In 1842, the Locust Mountain Coal and Iron Company bought land near Bull’s Head Tavern in Columbia County Pennsylvania. They sent one of their mining engineers, Alexander Rea, to prospect it. The land had several interconnected seams of coal and Rea founded the colliery and moved his family there in 1854.
Rea planned out the town that he knew would eventually grow up there and called it Centreville. He envisioned it as the center of the coal-based commerce of the Columbia County. However, in an early version of, “We’re sorry, but that name is already in use,” he had to change the name because there was already a registered town somewhere else in Pennsylvania (I think he should have named it Centreville1854) so, he changed it to Centralia.
By 1854, the Mine Run Railroad was completed and coal could be shipped out of the mountains to be sold. By 1866, four large mines had opened in the area, 1,300 people had moved to the town, and the town incorporated. (For comparison, at the time Harrisburg had 23,000 people in it.) In short, it was a boom-town. By the middle of the twentieth century, the coal mines had closed and many people had moved away.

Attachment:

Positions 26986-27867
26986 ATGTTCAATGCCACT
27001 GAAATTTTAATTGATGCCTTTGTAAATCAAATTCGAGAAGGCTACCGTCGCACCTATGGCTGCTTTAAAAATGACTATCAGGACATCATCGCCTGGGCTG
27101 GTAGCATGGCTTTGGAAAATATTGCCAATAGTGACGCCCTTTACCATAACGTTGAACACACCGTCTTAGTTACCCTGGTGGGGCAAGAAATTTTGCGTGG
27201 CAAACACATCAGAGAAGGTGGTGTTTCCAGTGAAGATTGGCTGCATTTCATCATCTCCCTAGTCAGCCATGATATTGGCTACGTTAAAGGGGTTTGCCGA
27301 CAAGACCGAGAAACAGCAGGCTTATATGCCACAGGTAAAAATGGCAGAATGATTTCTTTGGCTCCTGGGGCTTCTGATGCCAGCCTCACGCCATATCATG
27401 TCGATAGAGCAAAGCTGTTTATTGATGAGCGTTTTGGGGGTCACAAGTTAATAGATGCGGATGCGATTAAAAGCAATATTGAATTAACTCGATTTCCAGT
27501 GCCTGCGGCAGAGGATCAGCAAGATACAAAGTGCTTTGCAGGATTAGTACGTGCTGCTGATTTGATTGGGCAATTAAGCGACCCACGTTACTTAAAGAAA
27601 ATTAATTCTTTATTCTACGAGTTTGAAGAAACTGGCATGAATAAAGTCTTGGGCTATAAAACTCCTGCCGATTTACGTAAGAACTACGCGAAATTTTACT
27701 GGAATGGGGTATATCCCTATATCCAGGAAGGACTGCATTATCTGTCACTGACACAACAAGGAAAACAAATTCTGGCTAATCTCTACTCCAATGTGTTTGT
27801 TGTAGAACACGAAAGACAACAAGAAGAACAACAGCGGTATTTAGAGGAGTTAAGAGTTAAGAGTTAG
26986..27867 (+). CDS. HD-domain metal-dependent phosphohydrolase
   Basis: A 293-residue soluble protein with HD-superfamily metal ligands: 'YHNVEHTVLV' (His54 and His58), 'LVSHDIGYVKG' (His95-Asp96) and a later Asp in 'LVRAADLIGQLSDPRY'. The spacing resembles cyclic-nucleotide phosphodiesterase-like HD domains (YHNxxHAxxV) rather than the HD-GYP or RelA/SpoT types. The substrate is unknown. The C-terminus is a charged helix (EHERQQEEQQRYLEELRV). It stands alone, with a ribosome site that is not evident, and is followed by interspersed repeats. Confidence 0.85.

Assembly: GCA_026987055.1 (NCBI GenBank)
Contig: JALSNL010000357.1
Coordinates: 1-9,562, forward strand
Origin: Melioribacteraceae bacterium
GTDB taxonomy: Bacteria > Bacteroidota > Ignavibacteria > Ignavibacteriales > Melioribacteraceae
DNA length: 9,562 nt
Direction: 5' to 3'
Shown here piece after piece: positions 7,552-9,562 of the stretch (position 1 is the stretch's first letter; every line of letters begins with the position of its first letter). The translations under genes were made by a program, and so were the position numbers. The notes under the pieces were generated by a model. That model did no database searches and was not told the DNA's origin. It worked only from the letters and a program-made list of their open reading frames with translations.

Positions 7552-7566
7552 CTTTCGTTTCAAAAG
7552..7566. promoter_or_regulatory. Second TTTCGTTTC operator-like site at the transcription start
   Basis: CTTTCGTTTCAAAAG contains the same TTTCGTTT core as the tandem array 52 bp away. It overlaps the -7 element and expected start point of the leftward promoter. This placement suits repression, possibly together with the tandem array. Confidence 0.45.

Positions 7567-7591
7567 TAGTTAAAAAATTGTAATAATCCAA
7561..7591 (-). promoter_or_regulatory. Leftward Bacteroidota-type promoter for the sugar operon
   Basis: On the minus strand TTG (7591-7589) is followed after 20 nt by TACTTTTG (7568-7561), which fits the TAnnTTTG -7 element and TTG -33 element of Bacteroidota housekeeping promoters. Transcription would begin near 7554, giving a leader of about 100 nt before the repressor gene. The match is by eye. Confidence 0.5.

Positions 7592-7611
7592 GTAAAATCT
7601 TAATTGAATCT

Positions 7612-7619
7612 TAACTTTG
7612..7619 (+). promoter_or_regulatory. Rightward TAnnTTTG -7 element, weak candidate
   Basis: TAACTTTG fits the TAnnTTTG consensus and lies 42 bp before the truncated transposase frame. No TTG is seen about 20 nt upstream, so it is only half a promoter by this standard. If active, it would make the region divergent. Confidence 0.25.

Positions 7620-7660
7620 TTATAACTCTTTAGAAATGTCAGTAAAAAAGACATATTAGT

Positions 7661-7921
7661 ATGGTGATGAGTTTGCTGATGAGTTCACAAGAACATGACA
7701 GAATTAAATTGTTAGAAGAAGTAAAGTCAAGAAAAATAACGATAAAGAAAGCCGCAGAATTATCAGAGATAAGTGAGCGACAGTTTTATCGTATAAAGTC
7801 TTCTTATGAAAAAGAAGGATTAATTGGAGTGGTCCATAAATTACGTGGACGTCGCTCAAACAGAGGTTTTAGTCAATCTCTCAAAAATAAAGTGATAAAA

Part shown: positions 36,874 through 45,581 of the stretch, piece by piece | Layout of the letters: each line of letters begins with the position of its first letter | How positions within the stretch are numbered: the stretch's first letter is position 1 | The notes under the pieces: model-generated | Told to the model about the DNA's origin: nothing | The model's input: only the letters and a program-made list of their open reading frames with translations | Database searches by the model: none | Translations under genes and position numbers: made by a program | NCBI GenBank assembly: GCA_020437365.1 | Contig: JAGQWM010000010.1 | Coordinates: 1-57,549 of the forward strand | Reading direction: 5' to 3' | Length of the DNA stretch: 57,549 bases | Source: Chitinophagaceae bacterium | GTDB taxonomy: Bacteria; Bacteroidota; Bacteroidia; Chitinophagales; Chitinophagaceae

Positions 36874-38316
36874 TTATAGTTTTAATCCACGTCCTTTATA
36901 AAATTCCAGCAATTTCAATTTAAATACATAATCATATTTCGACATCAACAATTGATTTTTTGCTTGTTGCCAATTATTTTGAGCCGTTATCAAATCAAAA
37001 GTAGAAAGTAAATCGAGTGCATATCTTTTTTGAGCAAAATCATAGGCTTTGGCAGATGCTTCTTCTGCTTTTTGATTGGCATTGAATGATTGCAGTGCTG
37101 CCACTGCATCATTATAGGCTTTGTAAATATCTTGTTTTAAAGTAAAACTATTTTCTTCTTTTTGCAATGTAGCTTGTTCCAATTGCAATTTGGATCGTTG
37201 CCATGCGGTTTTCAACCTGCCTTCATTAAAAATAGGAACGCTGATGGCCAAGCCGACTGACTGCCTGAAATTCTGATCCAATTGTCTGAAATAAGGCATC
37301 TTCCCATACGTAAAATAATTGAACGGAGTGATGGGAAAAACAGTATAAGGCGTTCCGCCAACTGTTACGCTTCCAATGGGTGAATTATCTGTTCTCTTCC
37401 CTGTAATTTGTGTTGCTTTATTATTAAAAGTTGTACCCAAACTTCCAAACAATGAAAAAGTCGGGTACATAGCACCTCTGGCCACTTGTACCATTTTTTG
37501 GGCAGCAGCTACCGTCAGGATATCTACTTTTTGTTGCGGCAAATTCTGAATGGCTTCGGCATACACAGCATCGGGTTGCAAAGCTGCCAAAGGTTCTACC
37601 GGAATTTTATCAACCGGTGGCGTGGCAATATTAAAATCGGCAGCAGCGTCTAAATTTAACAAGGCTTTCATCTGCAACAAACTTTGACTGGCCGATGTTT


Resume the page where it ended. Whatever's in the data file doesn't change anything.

In preparation for Memorial Day, 1962, firefighters were called to light the the town landfill on fire by the Borough Council to clean it up. (What could possibly go wrong with lighting a landfill over coal-rich land?)
It didn’t take long for the landfill to catch a good fire which was contained, so the firefighters left it. But it didn’t go out…like ever. After few days the firefighters went back thinking the landfill hadn’t burned itself out, but it had. The fire had reached the coal seams below and lit them on fire, but without oxygen, fire only smolders.
And, this fire has smoldered from 1962 until the present day. The residents were asked or forced to leave and given buyouts. $42,000,000 was spent on relocation. Lawsuits were brought by the residents against the town. There was a plan to give the fire some air and let it burn itself out, but this only allowed it to spread farther.
There are seven longstanding residents who refused to move and could not be evicted who wanted to stay here. They won their lawsuits in 2013, and are allowed to stay in Centralia until they die. It seems a little morbid, but those are the actual terms of their stay. When the remaining seven landholders die, Pennsylvania plans to tear down what hasn’t burned down and get to the bottom of the fire. If they can.
That’s it, except to say that an estimated two trillion dollars of coal remains undisturbed under Centralia. So long, until next week.